Documenting Detention Procedures Will Help Ensure Counter-Narcotics Justice Center Is Utilized As Intended
SPECIAL INSPECTOR GENERAL FOR AFGHANISTAN RECONSTRUCTION ARLINGTON VA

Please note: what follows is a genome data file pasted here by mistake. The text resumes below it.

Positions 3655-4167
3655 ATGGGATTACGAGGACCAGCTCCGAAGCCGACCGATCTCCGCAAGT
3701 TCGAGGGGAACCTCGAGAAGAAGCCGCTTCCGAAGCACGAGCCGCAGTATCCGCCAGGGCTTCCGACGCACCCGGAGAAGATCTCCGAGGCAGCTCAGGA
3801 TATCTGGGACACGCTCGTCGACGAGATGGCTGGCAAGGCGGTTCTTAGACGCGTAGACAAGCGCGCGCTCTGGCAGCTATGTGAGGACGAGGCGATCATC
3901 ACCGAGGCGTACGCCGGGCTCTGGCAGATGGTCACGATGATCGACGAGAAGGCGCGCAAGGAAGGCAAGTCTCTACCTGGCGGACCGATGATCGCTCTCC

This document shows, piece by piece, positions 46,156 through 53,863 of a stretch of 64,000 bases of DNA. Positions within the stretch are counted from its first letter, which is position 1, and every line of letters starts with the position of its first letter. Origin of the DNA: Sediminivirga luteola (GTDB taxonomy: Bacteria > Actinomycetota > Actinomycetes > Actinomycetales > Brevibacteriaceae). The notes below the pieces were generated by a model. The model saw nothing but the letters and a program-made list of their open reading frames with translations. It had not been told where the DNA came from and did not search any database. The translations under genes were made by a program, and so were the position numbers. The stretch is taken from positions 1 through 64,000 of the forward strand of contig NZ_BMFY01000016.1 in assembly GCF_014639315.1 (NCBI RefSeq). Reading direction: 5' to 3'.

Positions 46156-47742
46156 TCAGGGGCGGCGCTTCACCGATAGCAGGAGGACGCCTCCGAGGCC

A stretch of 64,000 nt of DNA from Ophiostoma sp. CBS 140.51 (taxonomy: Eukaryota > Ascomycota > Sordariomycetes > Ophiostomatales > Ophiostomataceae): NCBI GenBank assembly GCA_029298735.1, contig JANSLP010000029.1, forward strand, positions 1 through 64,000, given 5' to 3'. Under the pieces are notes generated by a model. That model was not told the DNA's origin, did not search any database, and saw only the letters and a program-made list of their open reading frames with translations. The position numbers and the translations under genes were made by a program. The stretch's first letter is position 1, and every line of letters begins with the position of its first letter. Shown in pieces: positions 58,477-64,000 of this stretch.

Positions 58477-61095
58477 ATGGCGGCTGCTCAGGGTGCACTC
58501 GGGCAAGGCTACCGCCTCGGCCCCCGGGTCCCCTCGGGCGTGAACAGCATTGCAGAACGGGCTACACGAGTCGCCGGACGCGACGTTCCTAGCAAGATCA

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Last month SIGAR issued a report discussing delays in the construction of a new detention facility at the 11 million U.S.-funded Counter-Narcotics Justice Center in Kabul, Afghanistan. The Center is a secure facility that houses Afghanistans Criminal Justice Task Force, consisting of Afghan prosecutors and investigators, and Central Narcotics Tribunal, which has exclusive nationwide jurisdiction over significant narcotics cases. SIGAR is concerned that the current detention facility at the Center may not be utilized as intended. Specifically, during a July 2009 site visit to the Center, SIGAR auditors noted that all the detention cells were occupied by low-profile detainees, whereas, according to State and Justice Department officials, the Center was built with the intention of housing mid- and high-profile drug traffickers. Because it was filled with low-profile detainees, the Center did not have any available detention cells to hold mid- and high-profile drug traffickers. Further, SIGAR is concerned that the new detention facility, once constructed, may also become filled with low-profile prisoners, rather than the high-value targets for whom the Center was designed. This could have a negative effect on the ability of the Criminal Justice Task Force to investigate major narcotics offenders and the Central Narcotics Tribunal to prosecute them. In commenting on a draft of this report, Justice and State officials stated that procedures are in place to handle high-volume criminals on a case-by-case basis. However, these procedures have not been formalized or documented. We recommended expediting the construction of the new detention facility in order to accommodate additional drug-related detainees. During the course of the audit, we identified a separate but related issue warranting action.
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